I woke up this morning thinking about the struggle of faith.
There is a struggle between the flesh and the spirit, between truth and lies, between darkness and light.
As Christians we are told of this struggle, warned that it will be and advised to prepare for it. If we fight the good fight we are not wrestling against men, we are in fact wrestling for men.
In the book of Acts Paul is continually reasoning with those he would reach with the Gospel of Christ. Both history and experience tell us that no one was ever argued in to the Kingdom yet we also know that we must be prepared to speak to men about the Lord Jesus Christ.
So here is a paradox – we must listen to be heard.
This is common knowledge but is is not without risk. Listening to the “opposing views of responsible spokesmen” means exposing yourself. When we listen we may hear.
Sometimes this is a good thing because from the struggle we learn the difference between the conventions of men and the commands of God. Sometimes this is a good thing because we learn to listen for and wait on the Lord, leaning not on our own understanding. Sometimes this is a good thing because it breaks our hearts and our pride, reminding us that we are not His by clever words.
Ultimately we must do exactly what we ask of those we reason with – trust in the Lord Jesus Christ.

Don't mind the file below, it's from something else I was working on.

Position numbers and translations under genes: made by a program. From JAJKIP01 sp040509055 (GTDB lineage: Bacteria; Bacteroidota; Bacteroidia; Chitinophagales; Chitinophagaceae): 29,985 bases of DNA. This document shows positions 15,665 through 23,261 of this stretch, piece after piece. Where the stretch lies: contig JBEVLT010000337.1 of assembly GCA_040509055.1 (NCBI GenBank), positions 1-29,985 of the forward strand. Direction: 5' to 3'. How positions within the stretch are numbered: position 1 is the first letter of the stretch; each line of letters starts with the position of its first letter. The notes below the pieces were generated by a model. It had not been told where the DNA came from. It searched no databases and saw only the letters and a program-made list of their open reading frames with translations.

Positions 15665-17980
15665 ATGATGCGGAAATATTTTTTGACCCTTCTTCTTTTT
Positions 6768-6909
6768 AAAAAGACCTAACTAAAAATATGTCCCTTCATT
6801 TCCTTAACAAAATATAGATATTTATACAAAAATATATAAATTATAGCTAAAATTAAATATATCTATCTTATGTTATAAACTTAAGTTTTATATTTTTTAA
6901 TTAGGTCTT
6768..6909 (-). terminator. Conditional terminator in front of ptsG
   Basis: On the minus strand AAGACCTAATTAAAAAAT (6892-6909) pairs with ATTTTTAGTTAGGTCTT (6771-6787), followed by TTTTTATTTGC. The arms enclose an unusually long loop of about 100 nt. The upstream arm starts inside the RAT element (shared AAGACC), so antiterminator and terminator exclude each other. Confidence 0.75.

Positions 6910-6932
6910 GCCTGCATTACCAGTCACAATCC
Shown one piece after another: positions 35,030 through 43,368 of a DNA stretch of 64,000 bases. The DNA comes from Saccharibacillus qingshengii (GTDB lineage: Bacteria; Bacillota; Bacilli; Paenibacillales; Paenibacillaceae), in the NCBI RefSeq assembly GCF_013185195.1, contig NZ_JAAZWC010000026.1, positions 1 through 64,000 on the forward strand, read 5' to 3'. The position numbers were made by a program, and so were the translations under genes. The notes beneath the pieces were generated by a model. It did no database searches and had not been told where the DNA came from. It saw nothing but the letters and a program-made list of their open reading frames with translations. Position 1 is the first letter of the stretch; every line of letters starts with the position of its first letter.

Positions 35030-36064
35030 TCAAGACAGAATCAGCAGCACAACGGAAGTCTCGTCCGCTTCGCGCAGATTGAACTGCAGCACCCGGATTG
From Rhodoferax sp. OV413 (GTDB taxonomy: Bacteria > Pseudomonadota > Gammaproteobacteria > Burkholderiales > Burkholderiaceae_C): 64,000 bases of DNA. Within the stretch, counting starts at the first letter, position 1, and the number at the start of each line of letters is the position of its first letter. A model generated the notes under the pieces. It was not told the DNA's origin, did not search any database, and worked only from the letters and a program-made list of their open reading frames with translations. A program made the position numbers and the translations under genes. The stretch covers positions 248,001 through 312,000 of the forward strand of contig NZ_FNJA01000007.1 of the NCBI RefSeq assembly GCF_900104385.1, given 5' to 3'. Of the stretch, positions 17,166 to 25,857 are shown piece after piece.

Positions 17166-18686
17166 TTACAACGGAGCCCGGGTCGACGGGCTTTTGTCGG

I think this is part of being prepared, training for the contest, reasoning with ourselves about the things of God with honest hearts. When we do we can be confounded, after all these things were hidden “from the wise and learned” for a purpose. When that happens to me I end up coming back to Peter’s response to the Lord after many of the disciples left Him over His hard sayings. The Lord asked if the twelve also wanted to leave, but Peter answered, “where would we go? You have the words of eternal life.”
So there is the nub of it. Eternal life starts with our trust in Him. Once we have tasted the words of eternal life, where else can we go to get it and how can we live without it?
Footnote: I was reading The God Delusion by Richard Dawkins and in the first chapter he recounts a letter written to Einstein from a believer who confessed to having doubts. Dawkins accuses the man of “intellectual and moral cowardice”(pg 38). This is absurd (given the context of the “confession”) and demonstrates an appalling lack of understanding (at the conceptual level) from an apparent (self styled?) expert on faith in God (assuming he wrote the book with some authority). It did cause me to think about my own intellectual machinations, the result was my morning reverie.